Mr. Quisling now claimed to possess ”the powers which according to the Constitution rested with the King and the Storting”. On Fridays he presided at ”cabinet meetings” at the Royal Palace. During the last months of the war these meetings ceased to take place.

On 1 April 1943 the Ministry of Trade and Industry and the Ministry of Provisioning were merged to a ministry of industry. On 1 February 1944 the Ministry of Labour was re-named the Ministry of Communications. On 12 June 1944 the Ministry of Shipping merged with the Ministry of Industry.

From 25 September 1940 the ministries in Oslo had the following Nazi leadership:

Government President (from 1 February 1942)
Quisling, Vidkun Abraham Lauritz, former councillor of state.
NS Government President 1 February 1942-8 May 1945. (NS)

Ministry of Foreign Affairs
Did not exist as a ministry in Oslo 25 September 1940-8 May 1945. A nucleus of civil servants continued as a foreign affairs departement in the new Ministry of the Interior. Matters were also transferred to the Ministry of Trade, the new Ministry of Shipping and the new Ministry of Culture and Enlightenment.

Ministry of Church and Education
Skancke, Ragnar Sigvald, professor.
Provisional NS Councillor of State 25 September 1940. NS Minister 25 September 1941-1 February 1942 and 1 February 1942-8 May 1945. (NS)

Ministry of Justice
Riisnæs, Sverre Parelius, public prosecutor.
Provisional NS Councillor of State 25. September 1940. NS Minister 25 September 1941-1 February 1942 and 1 February 1942-8 May 1945. (NS)

Ministry of Finance and Customs
Sandberg, Erling
, managing director.
Provisional NS Councillor of State 25 September 1940. NS Minister 25 September 1941-1 February 1942. (Not member of NS)
Prytz, (Anton) Frederik Winter Jakhelln, provisional NS county governor.
NS Minister 1 February 1942-19 February 1945. (NS)
Hirsch, Per Einarsøn von, provisional secretary general.
Acting NS Minister 19 February- 8 May 1945. (NS)

Ministry of Defence
Did not exist as a ministry in Oslo 25 September 1940-8 May 1945. Remaining matters were transferred to the Ministry of the Interior, in December 1944 to the Ministry of Finance.

Ministry of Social Affairs
Meidell, Birger Øivind
, professor.
Provisional NS Councillor of State 25 September 1940-25 September 1941. (NS)
Lippestad, Johan Andreas, director.
NS Minister 25 September 1941-1 February 1942 and from 1 February 1942. Leave of absence 8 October 1944.(NS)Astrup, Christian, economist. Acting NS Minister 8 October 1944-8 May 1945. (NS)

Ministry of Public Labour
re-named Ministry of Traffic 1 February 1944
Hustad, Tormod Kristoffer, architect.
Provisional NS Councillor of State 25 September 1940. NS Minister 25 September 1941-1 February 1942 and 1 February 1942-1 February 1944. (NS)
Skarphagen, Hans, director general.
NS Minister 1 February 1944-8 May 1945. (NS)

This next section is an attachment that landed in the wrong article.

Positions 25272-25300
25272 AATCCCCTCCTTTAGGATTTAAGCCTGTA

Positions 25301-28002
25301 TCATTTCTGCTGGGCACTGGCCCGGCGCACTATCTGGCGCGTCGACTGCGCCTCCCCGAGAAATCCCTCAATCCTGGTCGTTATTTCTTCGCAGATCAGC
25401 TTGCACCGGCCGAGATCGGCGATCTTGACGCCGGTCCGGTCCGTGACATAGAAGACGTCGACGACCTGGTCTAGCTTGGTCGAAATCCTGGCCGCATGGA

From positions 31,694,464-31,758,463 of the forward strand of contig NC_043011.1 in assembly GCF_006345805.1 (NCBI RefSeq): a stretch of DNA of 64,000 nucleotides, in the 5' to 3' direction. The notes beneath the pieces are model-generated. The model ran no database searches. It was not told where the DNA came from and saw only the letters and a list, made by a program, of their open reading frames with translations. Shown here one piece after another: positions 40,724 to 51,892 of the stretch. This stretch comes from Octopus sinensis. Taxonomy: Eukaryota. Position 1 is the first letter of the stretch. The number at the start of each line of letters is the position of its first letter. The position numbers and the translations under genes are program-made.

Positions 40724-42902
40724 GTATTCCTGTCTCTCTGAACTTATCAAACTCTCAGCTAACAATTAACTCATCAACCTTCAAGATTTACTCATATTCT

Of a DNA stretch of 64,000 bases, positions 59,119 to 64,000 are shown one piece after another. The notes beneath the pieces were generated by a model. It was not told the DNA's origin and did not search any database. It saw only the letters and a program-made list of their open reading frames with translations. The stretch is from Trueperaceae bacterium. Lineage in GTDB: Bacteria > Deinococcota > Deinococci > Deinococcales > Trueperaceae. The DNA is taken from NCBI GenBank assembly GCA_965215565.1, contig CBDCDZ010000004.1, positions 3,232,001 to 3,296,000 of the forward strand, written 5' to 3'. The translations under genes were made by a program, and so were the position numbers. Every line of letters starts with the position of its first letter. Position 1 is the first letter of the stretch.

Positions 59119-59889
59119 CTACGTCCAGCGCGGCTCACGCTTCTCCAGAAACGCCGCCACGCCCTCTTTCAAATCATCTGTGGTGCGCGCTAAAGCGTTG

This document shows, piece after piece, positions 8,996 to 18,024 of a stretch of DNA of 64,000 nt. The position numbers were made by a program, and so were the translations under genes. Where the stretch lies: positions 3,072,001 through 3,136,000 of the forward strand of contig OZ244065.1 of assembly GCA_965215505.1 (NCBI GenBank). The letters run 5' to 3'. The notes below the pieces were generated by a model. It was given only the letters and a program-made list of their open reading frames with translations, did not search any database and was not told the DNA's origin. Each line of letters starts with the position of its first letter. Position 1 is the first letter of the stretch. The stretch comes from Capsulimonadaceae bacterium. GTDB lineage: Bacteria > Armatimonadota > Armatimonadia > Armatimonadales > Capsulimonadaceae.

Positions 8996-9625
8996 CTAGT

Ministry of Agriculture
Fretheim, Thorstein John Ohnstad, district veterinary.
Provisional NS Councillor of State 25 September 1940. NS Minister 25 September 1941-1 February 1942 and 1 February 1942-21 April 1945. (Member of NS from 15 May 1941)
Laurantzon, Trygve Dehli, editor.
Acting NS Minister 21 April-8 May 1945. (NS)

Ministry of Trade, Industry, Crafts and Fisheries,
re-named Ministry of Industry 1 April 1943
Johannessen, Sigurd Halvorsen, secretary general.
Provisional NS Councillor of State 25 September 1940. Minister 25 September 1941-1 February 1942. (Not member of NS)
Blehr, Eivind Stenersen, provisional NS county governor.
NS Minister 1 February 1942-12 June 1944. (NS)
Whist, Alf Larsen, NS Minister.
NS Minister 12 June 1944-8 May 1945. Also chief of the Ministry of Shipping until 12 June 1944. (NS)

Ministry of Provisioning,
merged with Ministry of Industry 1 April 1943
Ravner, Øystein, director.
Provisional NS Councillor of State 25 September 1940. NS Minister 25 September 1941-1 February 1942. (Not member of NS)
Blehr, Eivind Stenersen, provisional NS county governor.
NS Minister 1 February 1942-12 June 1944. (NS)

Ministry of the Interior
Hagelin, Albert Viljam, director.
Provisional NS Councillor of State 25 September 1940. NS Minister 25 September 1941-1 February 1942 and 1 February 1942-8 November 1944. (NS)
Vasbotten, Arnvid Birger Liljedahl, provisional NS supreme court judge.
NS Minister 8 November 1944-8 May 1945. (NS)

Ministry of Culture and Enlightenment
Lunde, Gulbrand Oscar Johan, director.
Provisional NS Councillor of State 25 September 1940. NS Minister 25 September 1941-1 February 1942 and 1 February-25 October 1942. (NS)
Fuglesang, Rolf Jørgen, NS Party Minister.
NS Minister 1 December 1942-8 May 1945. (NS)

Ministry of the Police
Lie, Jonas, chief superintendent.
Provisional NS Councillor of State 25 September 1940. NS Minister 25 September 1941-1 February 1942 and 1 February 1942-8 May 1945. (NS)

Ministry of Shipping
merged with Ministry of Industry 12 June 1944
Irgens, Kjeld Stub, captain.
Provisional NS Councillor of State 25 September 1940. NS Minister 25 September 1941-1 February 1942 and 1 February 1942-12 June 1944. (NS)

Ministry of Labour and Sports
Stang, Axel Heiberg, landowner.
Provisional NS Councillor of State 25 September 1940. NS Minister 25 September 1941-1 February 1942 and 1 February 1942-8 May 1945. (NS)

Minister without ministry
Whist, Alf Larsen, NS ombudsman.
NS Minister without ministry, responsible for the coordination of provisions and industrial war efforts 4 November 1943. Chief of the Ministry of Industry 12 June 1944. (NS)


Secretary to the Council of State/Secretary to the Government
Formally under the Ministry of the Interior 25 September 1940-20 October 1941, then a separate secretariate which from the summer of 1944 was seen as part of the Chancery of the Leader and Premier.
Title changed to Secretary to the Government on 1 December 1942.
Fuglesang, Rolf Jørgen, general secretary.
NS Secretary to the Council of State 25 September 1940. NS Party Minister and Chief of the Council of State Secretariat 25 September 1941- 1 February 1942 and from 1 February 1942. Chief of the Ministry of Culture and Enlightenment 1 December 1942. (NS)
Thrana, Finn, head of division.
Acting NS Secretary to the Government 1 December 1942. Resigned 1 July 1944. (NS)
Lundesgaard, Ørnulf, chief of chancery.
NS Secretary to the Government 1 July 1944-8 May 1945. (NS)

Last updated: 27.03.2014